“His perspective has always been comparative, showing that there are some of the same mechanisms that apply in different forms of religious violence. There is, of course, something particular in each tradition that we must understand, but often there are some similar mechanisms that mobilize people. In a way he represents a very unique blend of focusing on texts and myths as theologians often do, but at the same time insisting on meeting and talking to the people that his research centers on, as anthropologists often do. And then he invented the concept of ‘cosmic war’. This is the concept of a struggle between good and evil, and how earthly conflicts are often elevated to this ‘sacred drama’, as he calls it. Most world religions have a concept of good and evil, and many of the world’s conflicts are seen through that prism, including by the secular parties that might be involved. He talks about the religious mobilization of violence, but has also made significant contributions to peace and conflict research,” she explains and continues:
“His contribution is in explaining why most of the world’s religions have also spawned militant movements. What he is looking at are these mythological tales in the religious traditions. Not because he explains it causally – that because there are those notions, then they are violent per se – but he explains that there is a potential for violence in the religious imageries”.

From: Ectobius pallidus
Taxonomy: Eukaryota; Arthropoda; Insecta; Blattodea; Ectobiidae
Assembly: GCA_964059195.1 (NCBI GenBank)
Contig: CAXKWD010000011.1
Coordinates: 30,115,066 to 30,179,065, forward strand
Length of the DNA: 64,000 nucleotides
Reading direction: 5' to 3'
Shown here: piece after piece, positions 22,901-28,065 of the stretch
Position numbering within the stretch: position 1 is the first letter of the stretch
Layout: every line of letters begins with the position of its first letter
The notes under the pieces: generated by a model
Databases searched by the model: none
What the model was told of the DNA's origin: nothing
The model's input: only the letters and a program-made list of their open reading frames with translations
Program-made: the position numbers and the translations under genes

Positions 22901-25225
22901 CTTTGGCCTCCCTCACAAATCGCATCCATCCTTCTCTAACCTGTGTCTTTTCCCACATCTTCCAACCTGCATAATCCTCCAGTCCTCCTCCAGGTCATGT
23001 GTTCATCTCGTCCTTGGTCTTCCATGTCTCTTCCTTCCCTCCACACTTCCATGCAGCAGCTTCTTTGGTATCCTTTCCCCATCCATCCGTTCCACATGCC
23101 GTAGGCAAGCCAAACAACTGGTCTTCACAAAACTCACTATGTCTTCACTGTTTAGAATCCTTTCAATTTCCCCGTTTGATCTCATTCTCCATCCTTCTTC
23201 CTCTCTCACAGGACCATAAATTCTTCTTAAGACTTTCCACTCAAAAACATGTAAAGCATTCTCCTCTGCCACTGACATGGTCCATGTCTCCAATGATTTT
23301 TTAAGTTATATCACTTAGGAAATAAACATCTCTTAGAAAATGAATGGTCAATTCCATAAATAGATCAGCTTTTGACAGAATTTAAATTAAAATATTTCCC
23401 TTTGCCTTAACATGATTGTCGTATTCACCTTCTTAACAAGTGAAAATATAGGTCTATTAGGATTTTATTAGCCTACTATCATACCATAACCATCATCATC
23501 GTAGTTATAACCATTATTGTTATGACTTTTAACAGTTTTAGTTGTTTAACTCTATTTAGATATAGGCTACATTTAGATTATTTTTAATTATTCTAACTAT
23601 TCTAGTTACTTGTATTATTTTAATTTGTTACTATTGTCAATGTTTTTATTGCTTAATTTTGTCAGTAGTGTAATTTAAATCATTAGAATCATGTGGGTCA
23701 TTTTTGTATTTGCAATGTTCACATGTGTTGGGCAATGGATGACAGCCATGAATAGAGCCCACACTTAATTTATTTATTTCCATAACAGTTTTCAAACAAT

Not just one explanation
– I guess it must also mean something having a different background from many other modern researchers of religious violence; having studying Gandhi, Sikhism etc. before arriving in the world of jihadist terrorism?
“”Yes, he also trained as a theologian and a political scientist, and worked as professor in the sociology of religion. He has always worked in a very multidisciplinary way, which defines his approach, but his method is basically very anthropological, exactly because he has been out interviewing many of these religious and militant leaders”.
– What does the multidisciplinary approach mean when working in these fields?